The Wall Street Journal reports that the chairman of the US Federal Communications Commission (FCC) plans to revise rules proposed last month that would have controversially let broadband providers accept payments from content companies to deliver their websites faster. Tom Wheeler is expected to issue new language making it clear the FCC will scrutinize all deals to assure that companies not participating in the so-called “paid prioritization” aren’t put at a competitive disadvantage. The Journal reported that the new draft also will seek comment on whether the arrangements should be banned altogether to preserve net neutrality and prevent 'slow and fast' lanes developing in traffic on the internet. A number of high profile
musicians including REM's frontman Michael Stipe, Roger Waters and Pearl Jam's Eddie Vedder have put their names to an open letter written by the Future Of Music Coalition to Tom Wheeler, chairman at the FCC. The Future Of Music Coalition argues that the new proposals favour big corporations and "telecom giants", leaving "individual artists and creators" in the cold saying : "Your proposed path would open the door to widespread discrimination online. It would give internet service providers the green light to implement pay-for-priority schemes that would be disastrous for start-ups, non-profits and everyday internet users who cannot afford these unnecessary tolls. We urge you to scrap these proposed rules and instead restore the principle of online non-discrimination by reclassifying broadband as a telecommunications service".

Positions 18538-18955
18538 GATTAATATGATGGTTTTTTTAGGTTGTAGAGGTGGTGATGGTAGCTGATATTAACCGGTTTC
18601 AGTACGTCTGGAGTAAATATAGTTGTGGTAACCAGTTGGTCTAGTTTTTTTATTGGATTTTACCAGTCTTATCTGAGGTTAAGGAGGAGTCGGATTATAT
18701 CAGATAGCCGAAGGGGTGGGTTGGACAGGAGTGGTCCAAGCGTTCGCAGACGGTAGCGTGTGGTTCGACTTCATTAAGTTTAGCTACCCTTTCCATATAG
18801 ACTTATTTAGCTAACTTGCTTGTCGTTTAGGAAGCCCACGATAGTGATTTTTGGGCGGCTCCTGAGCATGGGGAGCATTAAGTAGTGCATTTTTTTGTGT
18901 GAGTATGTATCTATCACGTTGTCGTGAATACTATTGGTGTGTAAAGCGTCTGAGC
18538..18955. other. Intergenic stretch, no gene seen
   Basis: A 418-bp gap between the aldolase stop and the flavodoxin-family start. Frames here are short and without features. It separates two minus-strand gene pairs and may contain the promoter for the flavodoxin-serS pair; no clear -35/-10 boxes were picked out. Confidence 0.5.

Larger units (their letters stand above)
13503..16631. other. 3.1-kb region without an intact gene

Toy maker GoldieBlox's has settled it's dispute with the Beastie Boys, which came to public attention when the toy company used one of the band's songs, Girls, for an advert. The company have agreed to make a $1 million charitable donation according to legal documents. Whilst the two remaining band members said they respected the toymaker's mission to make toys for young girls that break down gender stereotypes, they and the late Adam Yauch had long held a resolve never to licence their music for advertising. GoldieBlox will donate 1% of it's gross annual revenues to a charity of the band's choice until the amount paid reaches $1 million. The charity chosen would focus on supporting "science, technology, engineering and/or mathematics education for girls".